We called Red Hat on Monday to address speculation that its RHX (Red Hat Exchange) program was about to go tits-up. Red Hat responded to the concerns today with a blog post.
Tits-up? Puhlease! - goes the blog post. The Red Hat Exchange is alive and well, only in a modified form. Gone are Red Hat's hopes and dreams of attaching, selling and supporting third-party applications for RHEL from one place. Now we've got a less fully frontal, more muted try and buy type shop.
"The mission of RHX from the start has been to create a rising tide for the broader open source ecosystem," writes RHX director Matt Mattox. "We launched RHX at the May 2007 Summit by offering pre-integrated solution stacks with single-stop web support. RHN powered the delivery of bits. Our goal was to unlock demand in the vast small business market by pricing the solutions competitively and by making installation and support easier. You could even buy RHX solutions online!
"Despite our research and planning, v1.0 of RHX was not the home run we anticipated. It turned out that enterprise customers, not small businesses, were most interested in RHX. In order to serve enterprises properly, we had to change almost every aspect of the offering. By September, we de-emphasized the e-commerce option, introduced high touch sales, 24×7 support, and custom stacks. We also built virtual appliances to make the trial process a little less painful. Within 90 days of these changes, we had a healthy sales pipeline."
Give Mattox credit for admitting to some mistakes. If RHX were a program at Microsoft or Sun, we'd be told how awesomely flawless it was.
Our sources, however, indicate that the healthy sales pipeline is really quite anemic and that the project has been scaled back - big time - to the point where it's just barely hanging on.
RHX has been around for about a year. Red Hat saw it as a vehicle for making the company a broker of business software. Partners such as MySQL, SugarCRM, Hyperic and Alfresco could offer their code on the RHX site with Red Hat picking up support for its own OS and the applications. One hope shared by all the vendors was that this would make life easier on smaller customers trying to get going with open source. Meanwhile, Red Hat could gain more leverage over the Linux server and software market.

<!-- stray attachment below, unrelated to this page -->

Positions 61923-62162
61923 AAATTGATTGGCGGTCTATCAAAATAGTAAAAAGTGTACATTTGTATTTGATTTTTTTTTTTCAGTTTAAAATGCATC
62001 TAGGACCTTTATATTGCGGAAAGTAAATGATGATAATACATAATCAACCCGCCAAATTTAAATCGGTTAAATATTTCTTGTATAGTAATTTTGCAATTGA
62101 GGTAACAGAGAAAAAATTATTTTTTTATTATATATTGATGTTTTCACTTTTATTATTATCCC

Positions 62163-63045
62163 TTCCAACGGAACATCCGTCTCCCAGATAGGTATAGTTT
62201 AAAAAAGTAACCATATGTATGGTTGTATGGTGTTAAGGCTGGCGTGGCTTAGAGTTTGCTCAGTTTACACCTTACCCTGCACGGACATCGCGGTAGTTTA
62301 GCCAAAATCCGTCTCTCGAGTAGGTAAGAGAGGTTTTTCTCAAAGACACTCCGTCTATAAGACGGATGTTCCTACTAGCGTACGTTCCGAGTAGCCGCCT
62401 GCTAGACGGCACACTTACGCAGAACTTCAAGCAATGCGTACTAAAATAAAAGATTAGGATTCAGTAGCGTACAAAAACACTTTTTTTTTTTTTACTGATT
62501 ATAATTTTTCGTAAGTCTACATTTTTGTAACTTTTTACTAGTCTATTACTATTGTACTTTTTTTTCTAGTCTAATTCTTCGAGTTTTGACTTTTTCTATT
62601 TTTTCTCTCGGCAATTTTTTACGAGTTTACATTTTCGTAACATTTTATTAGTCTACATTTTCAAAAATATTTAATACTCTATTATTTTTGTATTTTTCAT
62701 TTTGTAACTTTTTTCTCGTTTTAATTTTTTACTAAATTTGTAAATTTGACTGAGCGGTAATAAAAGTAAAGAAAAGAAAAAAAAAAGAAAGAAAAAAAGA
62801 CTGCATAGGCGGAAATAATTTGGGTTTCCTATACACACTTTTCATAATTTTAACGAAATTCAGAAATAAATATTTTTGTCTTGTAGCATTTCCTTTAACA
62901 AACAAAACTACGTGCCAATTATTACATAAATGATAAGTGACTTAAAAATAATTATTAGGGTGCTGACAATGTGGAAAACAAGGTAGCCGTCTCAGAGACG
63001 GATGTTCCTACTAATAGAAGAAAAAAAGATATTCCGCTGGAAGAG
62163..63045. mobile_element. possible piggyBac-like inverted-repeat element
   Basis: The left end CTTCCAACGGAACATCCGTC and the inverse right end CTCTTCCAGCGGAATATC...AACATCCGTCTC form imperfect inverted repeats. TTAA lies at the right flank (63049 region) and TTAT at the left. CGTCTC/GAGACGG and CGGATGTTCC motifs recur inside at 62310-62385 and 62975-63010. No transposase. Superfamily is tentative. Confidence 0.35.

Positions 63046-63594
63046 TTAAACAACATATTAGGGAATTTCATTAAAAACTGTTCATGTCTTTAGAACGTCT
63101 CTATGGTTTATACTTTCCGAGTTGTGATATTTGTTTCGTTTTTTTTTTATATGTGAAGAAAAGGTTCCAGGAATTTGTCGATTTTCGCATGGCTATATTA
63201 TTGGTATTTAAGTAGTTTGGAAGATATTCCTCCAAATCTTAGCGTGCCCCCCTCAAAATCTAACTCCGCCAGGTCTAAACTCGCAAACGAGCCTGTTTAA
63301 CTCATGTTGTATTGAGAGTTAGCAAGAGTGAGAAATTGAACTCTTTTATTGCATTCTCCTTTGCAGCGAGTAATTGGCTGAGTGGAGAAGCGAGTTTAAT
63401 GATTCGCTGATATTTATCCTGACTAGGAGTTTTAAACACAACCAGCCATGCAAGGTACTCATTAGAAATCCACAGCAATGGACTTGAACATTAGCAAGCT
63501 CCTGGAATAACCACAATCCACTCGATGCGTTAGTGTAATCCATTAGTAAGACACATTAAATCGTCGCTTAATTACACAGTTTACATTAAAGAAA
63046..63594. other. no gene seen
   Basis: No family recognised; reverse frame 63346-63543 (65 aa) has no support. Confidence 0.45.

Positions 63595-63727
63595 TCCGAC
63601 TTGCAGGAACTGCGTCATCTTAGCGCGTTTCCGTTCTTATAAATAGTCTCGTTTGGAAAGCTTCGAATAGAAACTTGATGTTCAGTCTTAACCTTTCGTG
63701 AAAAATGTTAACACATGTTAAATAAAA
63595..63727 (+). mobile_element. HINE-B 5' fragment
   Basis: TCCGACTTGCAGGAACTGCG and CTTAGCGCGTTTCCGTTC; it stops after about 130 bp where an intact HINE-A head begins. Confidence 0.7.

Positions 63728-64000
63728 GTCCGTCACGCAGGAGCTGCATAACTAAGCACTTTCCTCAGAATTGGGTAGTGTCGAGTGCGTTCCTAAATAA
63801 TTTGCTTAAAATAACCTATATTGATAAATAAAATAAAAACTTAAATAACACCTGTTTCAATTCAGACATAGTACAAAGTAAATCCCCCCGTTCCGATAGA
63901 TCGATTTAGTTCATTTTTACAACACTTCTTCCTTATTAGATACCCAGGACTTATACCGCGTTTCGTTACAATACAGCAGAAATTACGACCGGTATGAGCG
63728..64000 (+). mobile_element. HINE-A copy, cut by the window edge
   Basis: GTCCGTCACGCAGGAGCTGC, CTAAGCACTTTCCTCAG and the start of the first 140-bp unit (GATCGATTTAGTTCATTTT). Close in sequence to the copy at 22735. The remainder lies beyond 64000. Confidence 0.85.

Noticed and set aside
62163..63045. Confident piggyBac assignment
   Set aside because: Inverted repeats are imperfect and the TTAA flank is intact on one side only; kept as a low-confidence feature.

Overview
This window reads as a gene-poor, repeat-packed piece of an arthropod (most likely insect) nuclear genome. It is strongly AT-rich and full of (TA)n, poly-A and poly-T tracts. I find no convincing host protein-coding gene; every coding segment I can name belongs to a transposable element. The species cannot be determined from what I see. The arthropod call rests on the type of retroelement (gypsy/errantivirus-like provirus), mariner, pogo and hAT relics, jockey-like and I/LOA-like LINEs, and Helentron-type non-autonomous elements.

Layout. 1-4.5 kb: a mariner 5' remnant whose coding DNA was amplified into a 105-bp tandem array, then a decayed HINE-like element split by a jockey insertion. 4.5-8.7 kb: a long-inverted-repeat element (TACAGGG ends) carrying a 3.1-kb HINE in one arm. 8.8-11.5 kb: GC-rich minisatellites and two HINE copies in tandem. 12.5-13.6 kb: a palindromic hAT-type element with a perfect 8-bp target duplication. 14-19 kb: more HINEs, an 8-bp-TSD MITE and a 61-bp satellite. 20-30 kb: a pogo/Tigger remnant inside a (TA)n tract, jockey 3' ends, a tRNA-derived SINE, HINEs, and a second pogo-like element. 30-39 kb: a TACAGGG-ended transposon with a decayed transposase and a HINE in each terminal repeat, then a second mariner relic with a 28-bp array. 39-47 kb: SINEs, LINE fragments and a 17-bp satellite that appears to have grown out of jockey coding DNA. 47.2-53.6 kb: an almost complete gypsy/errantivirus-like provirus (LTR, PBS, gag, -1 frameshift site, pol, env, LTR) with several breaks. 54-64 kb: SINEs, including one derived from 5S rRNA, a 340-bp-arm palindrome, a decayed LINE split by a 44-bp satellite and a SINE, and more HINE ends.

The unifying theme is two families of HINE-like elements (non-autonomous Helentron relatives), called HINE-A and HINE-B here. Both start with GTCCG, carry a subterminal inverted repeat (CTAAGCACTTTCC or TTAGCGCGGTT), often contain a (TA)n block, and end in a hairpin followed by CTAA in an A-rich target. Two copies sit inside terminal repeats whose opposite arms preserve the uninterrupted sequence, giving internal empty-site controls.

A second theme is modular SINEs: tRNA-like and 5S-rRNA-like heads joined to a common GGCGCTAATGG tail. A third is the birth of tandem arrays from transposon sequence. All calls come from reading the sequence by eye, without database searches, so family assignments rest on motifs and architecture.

As we understand it, new Red Hat chief Jim Whitehurst took a look at RHX and wasn't all that impressed. So, the company has moved to reduce costs around the project.
Mattox cops to some of those changes via corporatespeak.
"In January, the company reorganized the business that housed RHX. By February, the engineers that brought RHX to market (developed the website, built the solution stacks, created the virtual appliances, etc.) joined Red Hat’s core engineering team and began working on high priority projects related to virtualization," he writes.
So, the RHX staff was thinned considerably.
Now, we're being told by RHX partners that there's so little to the program that it's basically just a web site with links to software makers. And Red Hat doesn't even promote the web site from its homepage.
"The intent behind RHX was good, but the execution was not," one RHX watcher told us.
Red Hat wanted to make life easier on its partners and customers through a one-size-fits-all approach, but that doesn't work when all of these software companies price their code differently and have different business models.
In order to fix RHX, Red Hat would need to do a better job of pitching itself as a type of neutral House of Linux, and that's a tough sell.
With Mattox relying on arguments such as "when in doubt, remember the power of open source" and "enthusiasm is an asset," we question how long the web site will even survive. ®